Sunday, March 30, 2014

Sunday Reading - Doug

I should get back to catching up on replies this evening. I been running as fast as I can trying to get stuff done before the rains start and from the look of the forecast they are just getting going. We even got a bit of hail already. At least the bee hive finally got moved and set in it's new home.

I did get another little bit of story telling banged out though so, enjoy!!!


Doug Jarvis scanned the field out in front of his families small campsite. The morning air was chilly as it was still early April and Spring had not grabbed hold of this part of the Midwest yet. He rubbed his three day old beard and wondered how far he could push his family to walk today. At 37 Doug had worked almost his entire adult life as the sanitation department head for a small Midwest bedroom community in Eastern Kansas. A good job if you could get it and one of the few areas of local government that still managed to stay relatively all Male, for obvious reasons.

Doug had the expanded waistline and over confident bearing that usually came with such a secure position up until he had lost all three anyway. These days Doug's only concern was getting his family, wife and small daughter, back to his parent's place in North Central Missouri.  Neither his wife nor daughter had been happy about it, in fact they hadn't been happy about much of anything for almost a year now.  Amber, his daughter had complained constantly and had one day refused to walk and began screaming and crying. She wouldn't even allow Doug to carry her without a fight and finally Doug had lost his temper and struck the little girl.  Not hard by any stretch of the imagination but it had certainly surprised his daughter and Doug if you wanted to get right down to it.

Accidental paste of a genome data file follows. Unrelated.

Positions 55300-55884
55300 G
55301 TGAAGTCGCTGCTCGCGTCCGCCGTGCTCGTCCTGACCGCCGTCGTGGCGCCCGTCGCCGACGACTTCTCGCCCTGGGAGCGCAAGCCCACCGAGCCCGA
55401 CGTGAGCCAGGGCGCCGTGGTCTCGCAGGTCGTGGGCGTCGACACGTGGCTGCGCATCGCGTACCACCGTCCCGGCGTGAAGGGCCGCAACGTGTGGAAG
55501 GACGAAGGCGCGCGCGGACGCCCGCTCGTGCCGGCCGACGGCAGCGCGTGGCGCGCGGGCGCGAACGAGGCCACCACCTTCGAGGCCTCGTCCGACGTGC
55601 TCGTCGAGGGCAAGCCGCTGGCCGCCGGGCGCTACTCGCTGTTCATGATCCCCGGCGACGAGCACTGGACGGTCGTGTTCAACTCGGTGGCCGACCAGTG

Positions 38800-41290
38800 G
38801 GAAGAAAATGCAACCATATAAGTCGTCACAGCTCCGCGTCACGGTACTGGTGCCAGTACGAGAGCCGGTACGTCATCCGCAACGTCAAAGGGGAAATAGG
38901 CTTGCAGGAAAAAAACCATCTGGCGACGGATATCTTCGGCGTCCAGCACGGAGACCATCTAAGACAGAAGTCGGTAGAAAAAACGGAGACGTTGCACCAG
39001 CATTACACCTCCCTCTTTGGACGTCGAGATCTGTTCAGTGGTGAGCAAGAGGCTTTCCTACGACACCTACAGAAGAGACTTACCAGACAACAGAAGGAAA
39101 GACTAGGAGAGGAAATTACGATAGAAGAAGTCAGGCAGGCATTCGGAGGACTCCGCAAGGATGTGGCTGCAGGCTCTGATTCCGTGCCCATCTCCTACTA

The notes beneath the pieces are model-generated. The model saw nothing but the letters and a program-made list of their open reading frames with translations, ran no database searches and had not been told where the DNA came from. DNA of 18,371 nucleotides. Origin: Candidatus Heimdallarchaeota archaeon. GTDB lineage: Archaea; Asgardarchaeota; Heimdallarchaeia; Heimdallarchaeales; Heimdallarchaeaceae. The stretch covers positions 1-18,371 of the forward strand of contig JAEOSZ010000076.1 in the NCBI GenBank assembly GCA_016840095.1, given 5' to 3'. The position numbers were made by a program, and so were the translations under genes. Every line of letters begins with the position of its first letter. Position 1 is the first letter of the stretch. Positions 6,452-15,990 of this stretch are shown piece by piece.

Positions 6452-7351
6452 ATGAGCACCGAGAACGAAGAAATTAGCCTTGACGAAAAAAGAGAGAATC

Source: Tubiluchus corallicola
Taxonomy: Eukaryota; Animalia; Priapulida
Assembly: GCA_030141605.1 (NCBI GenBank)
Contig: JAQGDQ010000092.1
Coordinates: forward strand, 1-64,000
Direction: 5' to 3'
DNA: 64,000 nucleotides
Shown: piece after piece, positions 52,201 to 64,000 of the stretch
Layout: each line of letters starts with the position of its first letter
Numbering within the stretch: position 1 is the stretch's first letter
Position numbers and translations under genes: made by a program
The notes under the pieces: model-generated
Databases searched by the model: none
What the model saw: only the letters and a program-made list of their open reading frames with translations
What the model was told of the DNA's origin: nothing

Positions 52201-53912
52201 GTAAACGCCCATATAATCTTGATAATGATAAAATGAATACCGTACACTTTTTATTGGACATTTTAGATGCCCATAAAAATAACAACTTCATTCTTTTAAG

Later that same evening after they had made camp and Amber was asleep, Ellen, Doug's wife, began arguing with him. He didn't need to have slapped the girl and Ellen started off once again on her long list of things Doug had failed at. Finally Doug simply told her if she didn't like it to pack up her bag and go he was done hearing about it. Doug had never spoken to Ellen in quite that manner before and he didn't think the reality of the situation they were in had actually sunk into Ellen's brain until that very night.

Since then Ellen and Amber had been much more agreeable, if not really happy and much less of an emotional burden on Doug's mind.

This morning Doug was feeling better about things than he had in years if you wanted to get right down to it. Sure they had little food and a long way to go and rumor had it there were even bandits and worse out here now, but Doug was also experiencing something he had never felt before.  He just couldn't quite put it into words yet so he thought back to how things had deteriorated over the last few years.

It was amazing how fast it had all happened, or well it seemed to happen quickly but if Doug really thought about it the signs had been there for months, years even. Doug had just ignored them and hoped whomever was above would get things sorted out.